Friday, December 03, 2010

11 Secrets of Tactful and Diplomatic Selling

A friend of mine talked to me about internal family business politics. A different friend talked to me about frustration in working for a big company and not being able to "get her way" which was causing high frustration.

I loved being in business with all my brothers and even hired my father. We worked together for years. On balance I loved those years. And somehow we avoided some of the problems I have heard of in other family businesses.

I also had the big company experience for almost 5 years after SYNNEX bought EMJ. My job often included the need to "sell" head office on an idea or get resources to implement things. to some extent, I even had that when EMJ was public for 10 years as I had a board of directors.

The key in both cases is to make the sale but leave the relationship stronger than before. Much of this has to do with ego and respect.

I studied how to sell and developed these 11 secrets of making tactful and diplomatic sales.

1 - None of these secrets work in every situation or with every person. Secrets (or perhaps I should call them techniques) are situational and person dependent.

2 - Speak highly of everyone. I find speaking highly of people tends to make things come true. (perhaps that is why my brother, Glen, is a genius?)

3 - Let the idea incubate. I often found that I was completely convinced that an idea was a good one so I just wanted to implement it. But then I thought about why I was convinced. I had often been thinking of it for weeks. I had often done research. I had given the idea a chance to grow on me. In many cases, I found when I let the idea grow on other people, they "bought" into it. So present, leave them with information, then back off to let it grow (but of course follow through).

4 - Sell multiprong. Selling requires to support of all. So I would start socializing my ideas with everyone who might have influence. I would even figure out who might influence and make sure I touched them. That way if the person I needed to sell went elsewhere for advice, the idea would be supported.

5 - Think downside. Often the reason I could not get instant support was due to a fear. So in every opportunity, I would design downside protections. Ways to limit risk. And I would point those out. This goes with my Fail Often, Fail Fast, Fail Cheap. Cheap means looking at downside.

6 - How you talk to people is every bit as important as what you say to them. Much of selling is about respect. I use some of the age old selling phrases like - Feel, Felt, Found. I know how you feel, I felt the same way when I thought of the idea but what I found was this would really help us because...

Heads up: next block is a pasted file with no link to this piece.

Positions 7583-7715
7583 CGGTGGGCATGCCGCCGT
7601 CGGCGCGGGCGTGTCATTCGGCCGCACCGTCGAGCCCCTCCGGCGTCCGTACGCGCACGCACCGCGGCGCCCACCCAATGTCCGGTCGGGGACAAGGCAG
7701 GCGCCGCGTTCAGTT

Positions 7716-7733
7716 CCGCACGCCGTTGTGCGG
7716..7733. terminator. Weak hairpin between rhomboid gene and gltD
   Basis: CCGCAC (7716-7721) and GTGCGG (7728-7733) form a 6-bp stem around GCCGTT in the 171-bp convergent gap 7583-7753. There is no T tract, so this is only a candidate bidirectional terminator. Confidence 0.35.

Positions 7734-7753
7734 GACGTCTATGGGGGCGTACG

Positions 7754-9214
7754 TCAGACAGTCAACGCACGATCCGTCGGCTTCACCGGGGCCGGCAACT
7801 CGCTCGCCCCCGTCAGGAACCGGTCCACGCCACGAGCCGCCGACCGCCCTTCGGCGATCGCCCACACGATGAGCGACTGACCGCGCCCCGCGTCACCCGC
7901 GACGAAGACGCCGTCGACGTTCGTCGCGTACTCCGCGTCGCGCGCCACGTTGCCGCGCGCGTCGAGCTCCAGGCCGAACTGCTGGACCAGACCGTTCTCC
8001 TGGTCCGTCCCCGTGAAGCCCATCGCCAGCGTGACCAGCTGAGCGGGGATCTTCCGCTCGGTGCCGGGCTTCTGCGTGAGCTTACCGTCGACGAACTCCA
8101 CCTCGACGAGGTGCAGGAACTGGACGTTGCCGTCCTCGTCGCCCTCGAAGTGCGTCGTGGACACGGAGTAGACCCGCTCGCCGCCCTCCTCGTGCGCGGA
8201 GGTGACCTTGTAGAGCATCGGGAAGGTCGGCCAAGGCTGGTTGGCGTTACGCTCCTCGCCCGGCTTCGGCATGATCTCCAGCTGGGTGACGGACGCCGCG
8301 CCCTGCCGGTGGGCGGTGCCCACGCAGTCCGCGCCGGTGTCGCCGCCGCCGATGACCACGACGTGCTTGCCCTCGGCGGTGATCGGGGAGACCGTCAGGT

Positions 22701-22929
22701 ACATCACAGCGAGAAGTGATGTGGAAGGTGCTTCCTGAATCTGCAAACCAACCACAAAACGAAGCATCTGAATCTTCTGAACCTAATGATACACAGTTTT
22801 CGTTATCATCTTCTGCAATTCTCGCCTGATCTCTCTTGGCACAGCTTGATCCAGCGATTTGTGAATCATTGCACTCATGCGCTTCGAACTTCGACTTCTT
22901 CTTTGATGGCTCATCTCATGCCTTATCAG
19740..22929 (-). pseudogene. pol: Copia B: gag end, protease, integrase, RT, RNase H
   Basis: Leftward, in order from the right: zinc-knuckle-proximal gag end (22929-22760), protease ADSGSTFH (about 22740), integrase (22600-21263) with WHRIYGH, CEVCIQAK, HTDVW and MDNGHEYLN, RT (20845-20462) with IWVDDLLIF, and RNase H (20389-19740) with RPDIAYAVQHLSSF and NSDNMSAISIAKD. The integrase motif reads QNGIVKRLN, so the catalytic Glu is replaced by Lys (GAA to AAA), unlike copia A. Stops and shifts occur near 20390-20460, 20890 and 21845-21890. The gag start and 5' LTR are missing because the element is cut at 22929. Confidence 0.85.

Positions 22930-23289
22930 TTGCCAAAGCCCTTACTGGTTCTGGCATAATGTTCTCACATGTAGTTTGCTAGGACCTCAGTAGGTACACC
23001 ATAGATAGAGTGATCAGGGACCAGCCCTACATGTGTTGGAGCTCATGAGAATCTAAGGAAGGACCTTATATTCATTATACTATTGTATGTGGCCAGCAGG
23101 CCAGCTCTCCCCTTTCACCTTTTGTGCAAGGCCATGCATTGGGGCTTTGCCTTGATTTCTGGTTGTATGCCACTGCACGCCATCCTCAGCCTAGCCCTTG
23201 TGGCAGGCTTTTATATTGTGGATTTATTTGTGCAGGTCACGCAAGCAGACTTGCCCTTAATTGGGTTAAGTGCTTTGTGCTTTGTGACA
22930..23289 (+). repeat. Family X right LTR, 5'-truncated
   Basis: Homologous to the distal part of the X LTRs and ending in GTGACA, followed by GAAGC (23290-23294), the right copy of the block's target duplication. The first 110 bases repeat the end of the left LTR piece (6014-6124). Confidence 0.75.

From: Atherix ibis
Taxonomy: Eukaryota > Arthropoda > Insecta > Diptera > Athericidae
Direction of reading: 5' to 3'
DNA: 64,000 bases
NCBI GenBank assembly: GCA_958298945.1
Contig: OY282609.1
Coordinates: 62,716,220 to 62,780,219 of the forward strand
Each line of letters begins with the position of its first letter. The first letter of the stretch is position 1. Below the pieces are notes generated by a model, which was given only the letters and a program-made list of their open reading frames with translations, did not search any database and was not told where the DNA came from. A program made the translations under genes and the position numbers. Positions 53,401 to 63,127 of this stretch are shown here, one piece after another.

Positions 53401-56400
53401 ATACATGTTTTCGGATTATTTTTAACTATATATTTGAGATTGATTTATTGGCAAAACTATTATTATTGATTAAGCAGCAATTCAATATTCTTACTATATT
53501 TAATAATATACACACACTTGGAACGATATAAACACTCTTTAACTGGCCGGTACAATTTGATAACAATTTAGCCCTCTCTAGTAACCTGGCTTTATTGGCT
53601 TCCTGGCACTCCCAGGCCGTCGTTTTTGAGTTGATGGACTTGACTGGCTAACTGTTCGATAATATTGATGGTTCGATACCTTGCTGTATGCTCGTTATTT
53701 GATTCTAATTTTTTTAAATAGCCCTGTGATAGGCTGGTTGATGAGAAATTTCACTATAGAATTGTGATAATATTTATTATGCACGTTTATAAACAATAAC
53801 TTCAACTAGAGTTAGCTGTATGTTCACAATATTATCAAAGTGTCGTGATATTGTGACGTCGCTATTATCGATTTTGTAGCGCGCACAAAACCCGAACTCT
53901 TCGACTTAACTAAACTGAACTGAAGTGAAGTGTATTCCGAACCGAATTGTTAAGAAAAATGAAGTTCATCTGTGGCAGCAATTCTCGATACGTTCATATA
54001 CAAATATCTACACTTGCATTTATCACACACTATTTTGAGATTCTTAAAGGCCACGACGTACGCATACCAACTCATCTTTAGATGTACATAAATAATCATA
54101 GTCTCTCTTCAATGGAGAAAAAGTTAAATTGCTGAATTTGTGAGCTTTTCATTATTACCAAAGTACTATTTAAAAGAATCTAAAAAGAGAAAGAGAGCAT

Another one I use is "that is not like you". "It is not like you to never take a risk...". When repeated often enough, people start to believe it themselves.

My earlier experience taught me not to use lines like "I am surprised they would give anyone so stupid an MBA" or "Let me get you some fish oil so your brain can work better".

7 - Trade. Often I would trade support of another project for mine. In organizations, we all have things we are passionate about but others we are not as sure about. If their passion is not mine and what they need support of is not bad, then I would trade support.

8 - Ask the How question. I find people are much more creative and open when asked "how could we fit another 20 containers in the warehouse" than "Why can't we fit them in?". The act of answering how causes people to think creatively.

9 - Fear is a great motivator. Often people would object to my ideas because they always meant lots of work and change. If found people would buy in to change better if they realized the status quo was just not possible. So we were going to have to change anyways we may as well change this way.

10 - Build the relationship. I tend to be an all work guy (particularly when I was younger). So it took deliberate action for me to spend time building relationships when I had no specific agenda at that moment. What I have found is deep relationships make decisions easier.

11 - Ask them to argue the other side. If someone prepare the case for why something should be done, it reinforces something in them that causes them to support the idea. I like to say "Ok - your turn to sell the idea and I will play devils advocate".

So now the secrets are not secrets.

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